Paintings depict the Tjukurpa, the Law and stories of Ancestors. Anangu (Central and Western Desert Aboriginal people) have responsibilities for the protection and teaching of different Tjukurpa and there are strict protocols for the imparting of knowledge. The dotting technique has evolved with the need to adapt sacred expression of Tjukurpa for public viewing and as a depiction of the desert landscape.
Minymatjuta, senior women, as in any culture, have significant roles to play in the care of family and the wider community. Much time is spent in groups together discussing and organizing anything from hunting and child rearing to the teaching and protection of the harmony of kin and country via enacting and passing on the Tjukurpa.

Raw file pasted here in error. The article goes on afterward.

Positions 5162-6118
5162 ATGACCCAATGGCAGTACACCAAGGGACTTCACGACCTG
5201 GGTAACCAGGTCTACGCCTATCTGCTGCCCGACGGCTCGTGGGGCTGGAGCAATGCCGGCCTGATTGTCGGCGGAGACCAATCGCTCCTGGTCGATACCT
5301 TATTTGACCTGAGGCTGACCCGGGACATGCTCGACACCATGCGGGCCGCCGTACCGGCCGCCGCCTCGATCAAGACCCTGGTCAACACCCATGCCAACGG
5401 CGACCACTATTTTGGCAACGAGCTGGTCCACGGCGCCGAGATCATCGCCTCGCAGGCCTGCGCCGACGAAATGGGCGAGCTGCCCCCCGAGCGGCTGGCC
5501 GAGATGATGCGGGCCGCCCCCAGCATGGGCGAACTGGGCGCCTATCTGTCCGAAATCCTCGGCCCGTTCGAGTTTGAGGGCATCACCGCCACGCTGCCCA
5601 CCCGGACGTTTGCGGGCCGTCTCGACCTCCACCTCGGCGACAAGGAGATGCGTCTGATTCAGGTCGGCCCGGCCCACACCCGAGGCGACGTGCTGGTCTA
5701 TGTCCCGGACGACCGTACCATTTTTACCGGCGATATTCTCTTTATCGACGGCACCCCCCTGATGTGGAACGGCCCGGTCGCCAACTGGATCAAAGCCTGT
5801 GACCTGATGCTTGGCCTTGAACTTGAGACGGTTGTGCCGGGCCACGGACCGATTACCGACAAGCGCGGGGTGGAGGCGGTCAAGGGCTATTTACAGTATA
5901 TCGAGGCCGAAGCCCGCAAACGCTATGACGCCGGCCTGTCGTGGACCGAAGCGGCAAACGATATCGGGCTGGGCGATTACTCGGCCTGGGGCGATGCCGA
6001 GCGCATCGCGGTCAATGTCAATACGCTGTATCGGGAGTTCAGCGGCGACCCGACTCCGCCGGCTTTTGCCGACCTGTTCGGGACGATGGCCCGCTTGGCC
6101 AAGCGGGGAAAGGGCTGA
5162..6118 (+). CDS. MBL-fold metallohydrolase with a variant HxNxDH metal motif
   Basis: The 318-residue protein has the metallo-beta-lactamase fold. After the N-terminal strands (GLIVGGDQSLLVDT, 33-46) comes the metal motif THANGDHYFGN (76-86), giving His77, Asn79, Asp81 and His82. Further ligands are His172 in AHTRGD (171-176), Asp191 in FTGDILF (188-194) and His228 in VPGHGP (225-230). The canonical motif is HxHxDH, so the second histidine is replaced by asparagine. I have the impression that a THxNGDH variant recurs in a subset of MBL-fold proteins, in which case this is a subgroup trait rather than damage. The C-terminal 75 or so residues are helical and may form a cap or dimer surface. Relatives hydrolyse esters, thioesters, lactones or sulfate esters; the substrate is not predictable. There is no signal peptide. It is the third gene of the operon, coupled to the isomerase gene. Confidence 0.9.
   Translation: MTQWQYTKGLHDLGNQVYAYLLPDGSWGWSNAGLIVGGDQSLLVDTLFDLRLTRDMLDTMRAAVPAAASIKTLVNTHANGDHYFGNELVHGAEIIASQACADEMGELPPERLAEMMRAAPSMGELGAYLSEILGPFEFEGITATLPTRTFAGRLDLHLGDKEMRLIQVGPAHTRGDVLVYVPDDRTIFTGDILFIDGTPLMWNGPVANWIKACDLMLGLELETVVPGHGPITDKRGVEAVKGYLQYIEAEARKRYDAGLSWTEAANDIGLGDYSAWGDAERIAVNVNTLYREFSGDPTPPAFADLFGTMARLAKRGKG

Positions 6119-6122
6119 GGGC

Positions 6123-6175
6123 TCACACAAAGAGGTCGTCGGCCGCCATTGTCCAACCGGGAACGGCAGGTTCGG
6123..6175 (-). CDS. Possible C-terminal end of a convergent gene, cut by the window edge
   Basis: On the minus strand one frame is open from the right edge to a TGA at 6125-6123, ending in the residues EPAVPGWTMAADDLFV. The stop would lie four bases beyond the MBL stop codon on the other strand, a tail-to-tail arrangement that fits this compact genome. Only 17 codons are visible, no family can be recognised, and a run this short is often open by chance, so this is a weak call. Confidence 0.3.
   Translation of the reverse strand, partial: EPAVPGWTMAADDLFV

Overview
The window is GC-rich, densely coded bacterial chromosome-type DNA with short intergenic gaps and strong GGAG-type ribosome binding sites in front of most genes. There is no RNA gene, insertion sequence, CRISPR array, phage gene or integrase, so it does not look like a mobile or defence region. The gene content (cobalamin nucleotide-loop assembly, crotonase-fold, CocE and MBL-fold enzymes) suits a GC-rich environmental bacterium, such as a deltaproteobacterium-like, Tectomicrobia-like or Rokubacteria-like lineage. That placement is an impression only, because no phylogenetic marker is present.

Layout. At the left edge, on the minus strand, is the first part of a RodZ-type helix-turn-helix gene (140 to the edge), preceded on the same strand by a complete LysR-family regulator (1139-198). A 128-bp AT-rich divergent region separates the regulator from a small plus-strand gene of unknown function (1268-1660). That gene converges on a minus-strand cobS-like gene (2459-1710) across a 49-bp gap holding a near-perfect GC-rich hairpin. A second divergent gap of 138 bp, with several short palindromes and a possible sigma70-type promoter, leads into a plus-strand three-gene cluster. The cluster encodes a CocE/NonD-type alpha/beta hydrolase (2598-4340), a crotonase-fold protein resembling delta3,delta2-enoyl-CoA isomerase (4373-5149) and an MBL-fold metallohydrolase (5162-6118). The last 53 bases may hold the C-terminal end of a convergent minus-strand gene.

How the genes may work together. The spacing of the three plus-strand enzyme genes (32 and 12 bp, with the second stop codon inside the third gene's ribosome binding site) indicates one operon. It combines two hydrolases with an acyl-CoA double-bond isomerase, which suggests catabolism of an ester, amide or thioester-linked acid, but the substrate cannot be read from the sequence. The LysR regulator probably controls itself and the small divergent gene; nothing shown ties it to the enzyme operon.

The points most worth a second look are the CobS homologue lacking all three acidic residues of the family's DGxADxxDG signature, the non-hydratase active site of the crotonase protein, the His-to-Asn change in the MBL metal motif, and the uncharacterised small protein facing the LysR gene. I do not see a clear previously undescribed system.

The ‘u’ shaped figures are the people, meeting today as they have done since Creation times, to share, celebrate and pass on the different Tjukurpa and the links it forms with other parts of their country and kin. Concentric circles mark places of importance: water points or sacred sites, created by the Ancestors.